Lewis Bollard, Senior Program Officer at Open Philanthropy Project

The Plantbased Business Hour

Senior Program Officer for the Open Philanthropy Project, Lewis Bollard, discusses if Animal Welfare is growing in recognition as an ESG investing principle. Join us today #live and bring your questions for this episode of The Plantbased Business Hour.

  1. Specifically we discuss, who funds The Open Philanthropy Project and why?
  2. You focus a lot on funding youth and funding information. What studies have shown about the success of these tactics?
  3. Do you see animal welfare as an ESG investment proposal?

Below is a short clip and transcription from our long-form conversation.

Elysabeth: I want to speak with one of the four most grant recommenders, if that’s the right expression. We’ll find out if that’s the right expression. From the Open Philanthropy Project, Lewis Bollard, thank you for being with me today.

Let’s talk a little bit about that because the press has been, I want to say ruthless, but maybe I need to define ruthless. Maybe I’ll also say intentionally not accurate with a growing percentage of that being the case which is even worse than ruthless. So there seems to be some perhaps funding behind it. I’m taking a guess there, from the meat industry, that would be a guess. But whatever is going on in the press, it seems calculated and not with a regard for facts and that seems to be happening with increased frequency. Can you comment on that? What do you think is going on there?

Lewis Bollard: Yeah I mean I think we’ve seen a number of meat industry operatives going around industry conferences and saying “we need to fight back against alternative products. These are taking off in popularity particularly with younger consumers and we need to oppose them.” It’s often hard to know what’s happening behind closed doors, but we know these pitches are being made and we know that there are campaigns coming out the other side that are trying to tear the reputation of the alternative protein industry. I have to think that a lot of the media that has been generated attacking plant-based meat in particular over the last year, has been the result of a lot of this campaigning.

So I think you’re absolutely right to suspect that. I think that in particular you’re seeing this very disingenuous attack on plant-based meat products as unhealthy, as processed, and as unnatural. Which of course, coming from the meat industry is really incredible. I think there is this kind of coordinated attack going on and I’m hopeful that journalists will sort of wake up to what they’re being fed by the industry or friend groups representing the industry. But I think it’s also incumbent on players in the alt protein space to push back and make clear the really positive case for these products.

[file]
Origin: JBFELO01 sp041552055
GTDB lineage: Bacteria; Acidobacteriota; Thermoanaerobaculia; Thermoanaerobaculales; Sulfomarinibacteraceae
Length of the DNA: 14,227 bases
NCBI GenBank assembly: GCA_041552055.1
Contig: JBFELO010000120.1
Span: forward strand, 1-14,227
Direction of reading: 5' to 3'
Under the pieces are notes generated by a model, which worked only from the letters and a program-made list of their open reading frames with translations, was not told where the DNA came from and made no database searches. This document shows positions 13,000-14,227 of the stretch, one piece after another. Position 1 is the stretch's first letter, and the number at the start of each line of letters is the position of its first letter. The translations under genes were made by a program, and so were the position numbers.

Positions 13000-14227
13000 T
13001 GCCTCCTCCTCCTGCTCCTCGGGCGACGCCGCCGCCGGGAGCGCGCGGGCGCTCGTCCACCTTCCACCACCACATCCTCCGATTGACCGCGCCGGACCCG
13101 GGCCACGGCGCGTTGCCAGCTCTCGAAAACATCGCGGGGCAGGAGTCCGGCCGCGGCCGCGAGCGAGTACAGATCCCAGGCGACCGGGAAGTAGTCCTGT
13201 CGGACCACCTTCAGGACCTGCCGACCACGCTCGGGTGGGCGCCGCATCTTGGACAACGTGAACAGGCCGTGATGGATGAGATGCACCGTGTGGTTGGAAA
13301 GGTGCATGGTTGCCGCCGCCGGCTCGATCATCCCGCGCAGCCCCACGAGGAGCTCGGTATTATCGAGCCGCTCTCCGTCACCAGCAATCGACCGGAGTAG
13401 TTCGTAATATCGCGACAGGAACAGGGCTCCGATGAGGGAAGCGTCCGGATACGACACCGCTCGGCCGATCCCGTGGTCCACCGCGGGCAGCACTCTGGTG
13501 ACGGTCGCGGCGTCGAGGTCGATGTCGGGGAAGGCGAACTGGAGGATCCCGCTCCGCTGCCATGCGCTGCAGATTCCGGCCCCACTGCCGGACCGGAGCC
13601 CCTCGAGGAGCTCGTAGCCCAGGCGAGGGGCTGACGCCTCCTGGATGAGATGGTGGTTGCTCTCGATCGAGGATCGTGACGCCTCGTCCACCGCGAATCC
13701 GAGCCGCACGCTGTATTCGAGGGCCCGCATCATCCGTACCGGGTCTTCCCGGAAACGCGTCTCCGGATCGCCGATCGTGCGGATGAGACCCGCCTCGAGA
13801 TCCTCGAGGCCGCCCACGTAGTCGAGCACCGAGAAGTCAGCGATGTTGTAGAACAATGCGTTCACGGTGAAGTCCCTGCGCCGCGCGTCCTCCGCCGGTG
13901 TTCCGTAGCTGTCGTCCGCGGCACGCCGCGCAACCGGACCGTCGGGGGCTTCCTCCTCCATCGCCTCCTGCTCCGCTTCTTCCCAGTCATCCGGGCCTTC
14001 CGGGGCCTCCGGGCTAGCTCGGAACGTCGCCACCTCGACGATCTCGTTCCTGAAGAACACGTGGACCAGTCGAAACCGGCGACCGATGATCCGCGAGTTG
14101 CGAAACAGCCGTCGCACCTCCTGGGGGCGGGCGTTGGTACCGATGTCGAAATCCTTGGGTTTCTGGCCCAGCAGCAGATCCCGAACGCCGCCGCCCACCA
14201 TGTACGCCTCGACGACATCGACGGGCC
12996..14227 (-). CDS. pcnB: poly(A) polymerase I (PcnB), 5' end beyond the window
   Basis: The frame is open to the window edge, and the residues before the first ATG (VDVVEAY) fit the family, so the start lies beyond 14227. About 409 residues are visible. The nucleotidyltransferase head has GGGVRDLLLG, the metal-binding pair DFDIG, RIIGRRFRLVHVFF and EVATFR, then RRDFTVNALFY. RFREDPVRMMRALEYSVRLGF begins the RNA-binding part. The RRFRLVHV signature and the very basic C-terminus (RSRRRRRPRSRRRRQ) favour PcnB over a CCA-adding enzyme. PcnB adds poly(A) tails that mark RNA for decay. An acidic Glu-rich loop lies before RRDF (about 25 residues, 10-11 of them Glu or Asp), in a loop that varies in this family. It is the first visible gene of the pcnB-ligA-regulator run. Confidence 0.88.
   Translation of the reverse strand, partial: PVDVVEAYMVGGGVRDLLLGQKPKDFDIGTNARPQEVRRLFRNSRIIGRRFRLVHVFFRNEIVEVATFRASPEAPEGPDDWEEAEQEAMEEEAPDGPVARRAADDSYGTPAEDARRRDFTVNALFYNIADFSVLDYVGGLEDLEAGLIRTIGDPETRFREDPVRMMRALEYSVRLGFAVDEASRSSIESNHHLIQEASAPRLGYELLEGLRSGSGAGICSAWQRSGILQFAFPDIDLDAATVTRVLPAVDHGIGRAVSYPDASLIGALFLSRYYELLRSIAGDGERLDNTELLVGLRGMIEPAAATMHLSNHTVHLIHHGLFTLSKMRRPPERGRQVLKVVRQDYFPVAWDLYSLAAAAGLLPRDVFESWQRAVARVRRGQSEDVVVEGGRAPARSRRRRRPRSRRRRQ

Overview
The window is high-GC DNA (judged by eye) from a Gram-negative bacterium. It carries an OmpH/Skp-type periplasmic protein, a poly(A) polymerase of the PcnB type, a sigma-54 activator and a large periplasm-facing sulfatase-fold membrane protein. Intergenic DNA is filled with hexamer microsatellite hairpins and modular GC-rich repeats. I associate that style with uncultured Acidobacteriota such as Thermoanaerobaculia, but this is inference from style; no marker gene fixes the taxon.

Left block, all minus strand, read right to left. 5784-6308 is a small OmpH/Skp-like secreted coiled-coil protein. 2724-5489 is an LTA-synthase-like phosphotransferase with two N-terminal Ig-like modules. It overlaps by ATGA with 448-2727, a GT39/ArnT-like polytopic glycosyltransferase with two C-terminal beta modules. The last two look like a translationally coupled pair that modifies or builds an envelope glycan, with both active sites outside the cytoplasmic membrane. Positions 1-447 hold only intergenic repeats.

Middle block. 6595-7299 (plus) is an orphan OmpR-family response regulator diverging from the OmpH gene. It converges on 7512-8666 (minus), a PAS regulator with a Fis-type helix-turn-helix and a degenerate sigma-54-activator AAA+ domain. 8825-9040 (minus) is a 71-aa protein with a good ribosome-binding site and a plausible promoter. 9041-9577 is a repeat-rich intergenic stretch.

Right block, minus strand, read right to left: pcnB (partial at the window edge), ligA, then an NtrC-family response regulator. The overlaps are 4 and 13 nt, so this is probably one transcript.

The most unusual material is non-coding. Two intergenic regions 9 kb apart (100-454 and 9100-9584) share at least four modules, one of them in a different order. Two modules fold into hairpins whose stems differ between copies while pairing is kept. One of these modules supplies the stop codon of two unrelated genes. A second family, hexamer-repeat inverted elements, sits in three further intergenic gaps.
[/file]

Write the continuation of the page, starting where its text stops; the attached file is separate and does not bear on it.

Elysabeth: So let’s go over some of the positive cases folks, just to run this through. It’s probably not intuitive but meat has no fiber. So you look at it and you think, “It must have fiber. It looks like it’s fibrous.” But it actually has no fiber. It’s very difficult to be healthy if you don’t have fiber in a very long digestive tract. So meat has no fiber and plant-based foods or alternatives will have some fiber.

But most importantly, meat has cholesterol, and plant-based products won’t. Meat induces trimethylamine n-oxide which is very bad for your heart, and plant-based alternatives don’t. And then of course meat is going to have antibiotics and hormones and plant-based alternatives won’t.

So you’re getting a lot of a healthier option there. And then the meat industry is the industry that coined the phrase and defined the sector of processed meats. Those would be class one carcinogens according to the World Health Organization: things like deli meats, sausages, bacon, hot dogs- things we send our kids to school with for lunch are class one carcinogens. This is not going to be the case with plant-based alternatives.

So you see a much healthier step in the right direction. Obviously is a plant-based burger a carrot? No, it is not. So if you would like to have a salad or a carrot then you should eat a salad or a carrot. But if you’re looking for that taste of a burger, one is clearly a healthier option than the other despite negative media as of late.

New episodes are out every week. Never miss the Plantbased Business Hour or Minute. Subscribe on iTunes and Youtube, and sign up for the newsletter. Follow Elysabeth on Linkedin. For information on Plant Powered Consulting, click here.

Related posts

Walter Robb, Former Co-CEO of Whole Foods

Elysabeth Alfano

Irina Gerry, CMO of Change Foods, and Jennifer Stojkovic, Founder of Vegan Women Summit

Elysabeth Alfano

John Paul DeJoria, Billionaire, Philanthropist, Co-Founder John Paul Mitchell Systems

Elysabeth Alfano

Leave a Comment